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Thursday, 2 September 2010

Byron Bay, Mount Warning & Australia Zoo

Since I began this blog, something has occurred to me. It has taken a few weeks, but it has finally dawned on me; people who are reading this will not doubt find the interesting anecdotes interesting and somewhat amusing – at least that’s what I hope, but I have not always described in enough detail, my true impressions of a place, how it made me feel, what is it like in reality to be here, that sort of thing. It has always taken me some time to fully immerse myself back into the writing process. This is generally due to the time it takes me to unwind from life in the UK. Spending quality time with Mel in a picture perfect environment normally helps me to relax into the groove again and this time; Byron Bay has been the setting for the stress of life in the UK to finally seep away.

Byron Bay has been a Mecca for tourists for more than 30 years now. They all started to arrive during the 1970’s for something called the Aquarius Festival.
The Aquarius organisers approached the local Aboriginal elders to seek their permission to hold a festival in Nimbin. (which is a local town about an hours drive inland from here, where nowadays, people openly smoke dope and deal drugs to the backpackers, directly outside the police station.) It signified an important step. The new thinkers' respect for the indigenous people, their land and their culture was not only fundamental to the value systems of these people but the genesis of what is today a widely - though not universally - held belief in the importance of reconciliation.
Students and hippies flocked to the area for the festival in 1973 and many just never left. Two decades of new settlers and alternative lifestylers began to repopulate the area and another set of pioneers established themselves around Mullumbimby and Mainarm. The commune, legally known as a multiple occupancy or 'MO', was conceived.
In place of the dairy industry, producers turned to new land uses to cultivate tropical fruit, macadamia and tea tree plantations, as well as marijuana, while other land owners subdivided and built houses.
In the 1970s, it was not only those who pursued alternative lifestyles who started to open their eyes to the futility of environmental pollution.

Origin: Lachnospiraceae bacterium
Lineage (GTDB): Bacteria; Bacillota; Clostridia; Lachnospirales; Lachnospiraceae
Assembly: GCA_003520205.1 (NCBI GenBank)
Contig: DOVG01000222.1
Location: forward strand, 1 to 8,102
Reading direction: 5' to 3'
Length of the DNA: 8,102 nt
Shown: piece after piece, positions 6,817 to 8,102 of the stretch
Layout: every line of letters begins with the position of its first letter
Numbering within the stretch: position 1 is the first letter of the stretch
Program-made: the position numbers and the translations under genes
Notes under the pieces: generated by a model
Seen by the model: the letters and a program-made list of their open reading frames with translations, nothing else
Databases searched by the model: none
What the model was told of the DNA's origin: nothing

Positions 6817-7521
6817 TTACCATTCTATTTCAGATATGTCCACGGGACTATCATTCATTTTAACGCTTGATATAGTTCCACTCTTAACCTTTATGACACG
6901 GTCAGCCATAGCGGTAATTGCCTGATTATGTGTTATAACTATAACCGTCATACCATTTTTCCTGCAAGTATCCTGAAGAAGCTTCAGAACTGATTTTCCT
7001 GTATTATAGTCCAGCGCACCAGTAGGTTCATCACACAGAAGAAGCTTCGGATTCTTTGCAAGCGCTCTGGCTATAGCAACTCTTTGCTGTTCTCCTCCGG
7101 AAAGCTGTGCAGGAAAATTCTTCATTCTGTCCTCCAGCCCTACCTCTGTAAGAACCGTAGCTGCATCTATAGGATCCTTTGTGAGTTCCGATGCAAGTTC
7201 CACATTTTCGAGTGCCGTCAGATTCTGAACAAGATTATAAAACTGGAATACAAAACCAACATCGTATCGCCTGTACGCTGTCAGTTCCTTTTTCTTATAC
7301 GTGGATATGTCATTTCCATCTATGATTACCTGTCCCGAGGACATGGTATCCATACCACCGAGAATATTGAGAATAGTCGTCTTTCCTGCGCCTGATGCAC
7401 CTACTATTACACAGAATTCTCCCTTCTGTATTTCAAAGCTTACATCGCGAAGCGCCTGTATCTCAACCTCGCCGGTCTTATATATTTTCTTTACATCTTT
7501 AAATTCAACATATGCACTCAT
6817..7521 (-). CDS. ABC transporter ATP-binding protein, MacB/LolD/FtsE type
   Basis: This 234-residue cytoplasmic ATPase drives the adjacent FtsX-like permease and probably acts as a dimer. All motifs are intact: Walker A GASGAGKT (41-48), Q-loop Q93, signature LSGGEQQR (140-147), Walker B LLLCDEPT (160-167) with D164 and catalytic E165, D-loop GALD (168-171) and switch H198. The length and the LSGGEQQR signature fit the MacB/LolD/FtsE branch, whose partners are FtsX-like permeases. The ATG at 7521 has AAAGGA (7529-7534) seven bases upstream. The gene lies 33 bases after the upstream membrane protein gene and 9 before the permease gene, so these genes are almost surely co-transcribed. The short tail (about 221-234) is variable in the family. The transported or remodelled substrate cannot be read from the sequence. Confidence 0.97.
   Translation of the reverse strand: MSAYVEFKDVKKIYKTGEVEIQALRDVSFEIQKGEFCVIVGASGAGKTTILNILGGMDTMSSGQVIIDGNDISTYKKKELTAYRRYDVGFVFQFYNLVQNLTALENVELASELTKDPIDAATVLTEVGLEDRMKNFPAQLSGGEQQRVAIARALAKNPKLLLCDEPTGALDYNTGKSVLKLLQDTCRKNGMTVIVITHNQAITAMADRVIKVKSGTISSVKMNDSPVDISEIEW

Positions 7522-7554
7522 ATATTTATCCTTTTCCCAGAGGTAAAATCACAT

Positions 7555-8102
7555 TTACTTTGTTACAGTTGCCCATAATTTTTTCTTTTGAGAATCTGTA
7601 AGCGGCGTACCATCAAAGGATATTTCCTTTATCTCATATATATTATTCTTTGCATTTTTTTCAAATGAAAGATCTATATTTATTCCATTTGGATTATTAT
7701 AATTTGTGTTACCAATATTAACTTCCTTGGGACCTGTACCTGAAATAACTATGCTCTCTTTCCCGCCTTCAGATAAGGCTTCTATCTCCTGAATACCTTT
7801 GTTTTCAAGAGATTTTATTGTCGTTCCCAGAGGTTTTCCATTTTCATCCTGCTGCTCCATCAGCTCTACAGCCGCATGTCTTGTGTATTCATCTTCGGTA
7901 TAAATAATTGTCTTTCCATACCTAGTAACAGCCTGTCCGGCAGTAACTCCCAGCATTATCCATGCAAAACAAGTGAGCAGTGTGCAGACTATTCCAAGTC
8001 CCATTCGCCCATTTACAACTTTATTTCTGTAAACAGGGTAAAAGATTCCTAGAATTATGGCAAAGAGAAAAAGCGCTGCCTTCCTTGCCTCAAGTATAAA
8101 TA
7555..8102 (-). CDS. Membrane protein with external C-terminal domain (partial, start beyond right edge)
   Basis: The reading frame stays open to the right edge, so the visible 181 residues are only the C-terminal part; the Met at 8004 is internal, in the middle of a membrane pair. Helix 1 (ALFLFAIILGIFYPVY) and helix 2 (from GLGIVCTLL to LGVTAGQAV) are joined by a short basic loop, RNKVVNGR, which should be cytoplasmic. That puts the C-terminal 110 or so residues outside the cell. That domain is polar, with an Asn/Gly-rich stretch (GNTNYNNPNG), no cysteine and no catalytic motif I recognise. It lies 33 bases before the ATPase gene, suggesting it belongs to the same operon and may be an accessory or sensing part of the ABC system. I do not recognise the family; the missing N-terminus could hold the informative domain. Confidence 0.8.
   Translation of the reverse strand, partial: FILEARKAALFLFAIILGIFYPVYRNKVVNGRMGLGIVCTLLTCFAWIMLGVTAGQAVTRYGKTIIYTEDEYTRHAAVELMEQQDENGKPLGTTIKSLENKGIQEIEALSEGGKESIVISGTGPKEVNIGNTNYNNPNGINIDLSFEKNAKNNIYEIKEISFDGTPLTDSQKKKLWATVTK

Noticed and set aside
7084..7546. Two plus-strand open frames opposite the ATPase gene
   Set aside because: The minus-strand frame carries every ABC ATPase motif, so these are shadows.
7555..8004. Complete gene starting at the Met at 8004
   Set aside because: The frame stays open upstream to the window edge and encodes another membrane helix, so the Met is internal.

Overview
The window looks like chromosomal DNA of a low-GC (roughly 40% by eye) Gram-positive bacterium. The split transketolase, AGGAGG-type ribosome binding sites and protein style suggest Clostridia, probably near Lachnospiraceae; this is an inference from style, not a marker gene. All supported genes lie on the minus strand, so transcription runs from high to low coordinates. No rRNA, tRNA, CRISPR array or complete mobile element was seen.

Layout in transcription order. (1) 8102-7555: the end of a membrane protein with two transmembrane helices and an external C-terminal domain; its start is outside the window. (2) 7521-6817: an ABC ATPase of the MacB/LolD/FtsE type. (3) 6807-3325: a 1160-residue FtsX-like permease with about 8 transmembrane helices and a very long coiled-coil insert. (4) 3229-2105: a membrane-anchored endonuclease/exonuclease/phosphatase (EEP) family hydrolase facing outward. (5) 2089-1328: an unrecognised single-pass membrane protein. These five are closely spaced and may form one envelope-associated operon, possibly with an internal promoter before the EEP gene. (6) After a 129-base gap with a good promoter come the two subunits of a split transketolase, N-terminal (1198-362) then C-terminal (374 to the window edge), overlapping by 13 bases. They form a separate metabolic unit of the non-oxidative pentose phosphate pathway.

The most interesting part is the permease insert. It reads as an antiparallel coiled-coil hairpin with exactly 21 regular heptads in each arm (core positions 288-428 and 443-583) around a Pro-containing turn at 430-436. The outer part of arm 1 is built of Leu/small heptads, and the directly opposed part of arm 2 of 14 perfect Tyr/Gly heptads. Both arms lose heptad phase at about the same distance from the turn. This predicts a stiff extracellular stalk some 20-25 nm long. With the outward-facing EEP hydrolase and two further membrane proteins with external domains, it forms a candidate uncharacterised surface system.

The Thursday Plantation, so-called because it was the day its owner was granted a Crown Lease at Bungawalbyn, was established in 1976. It paved the way for yet another limelight industry in the region. However, alternative, complementary and bush medicine, along with organic growing, have so far proven to be more robust and sustainable than other industries with which the region's people have flirted.
Nowadays, the small, mainly single story town is lined with a blend of surf shops, cafes, and boutique designer outlets for handbags and bikinis, but the idealism of those settled hippies is still apparent. You can see it in the organic shops, the ‘hippy heaven’ smootheys on sale in the local eateries and in the artwork which adorns even the everyday objects that line the streets, such as roundabouts, electrical cable boxes and even peoples bodies. I saw a guy on the beach the other day with an enormous sun tattooed on his back – you get the idea. These are the positive stories from this town and there are a huge number of them. People who have settled here, who embrace what the environment has to offer them, and who welcome conscientious tourists with open arms.

The beaches are so unbelievably beautiful; the sand is the type that squeaks beneath your feet and it even appears to glow in the dark a little underneath these clear star and moonlit sky’s. The beaches are fringed with native trees and wildlife which is a refreshing change from our visit to Surfers Paradise, where the beach is fringed with giant high-rises that have destroyed the biodiversity of that stretch of the Gold Coast. We have regularly observed Sea Dragons and other lizards in the sun and as I write this, Mel needed rescuing from a large jumping spider that landed on her right thigh! There are mountains, rain forests, an immense amount of birdlife and more than 200 sunny days a year.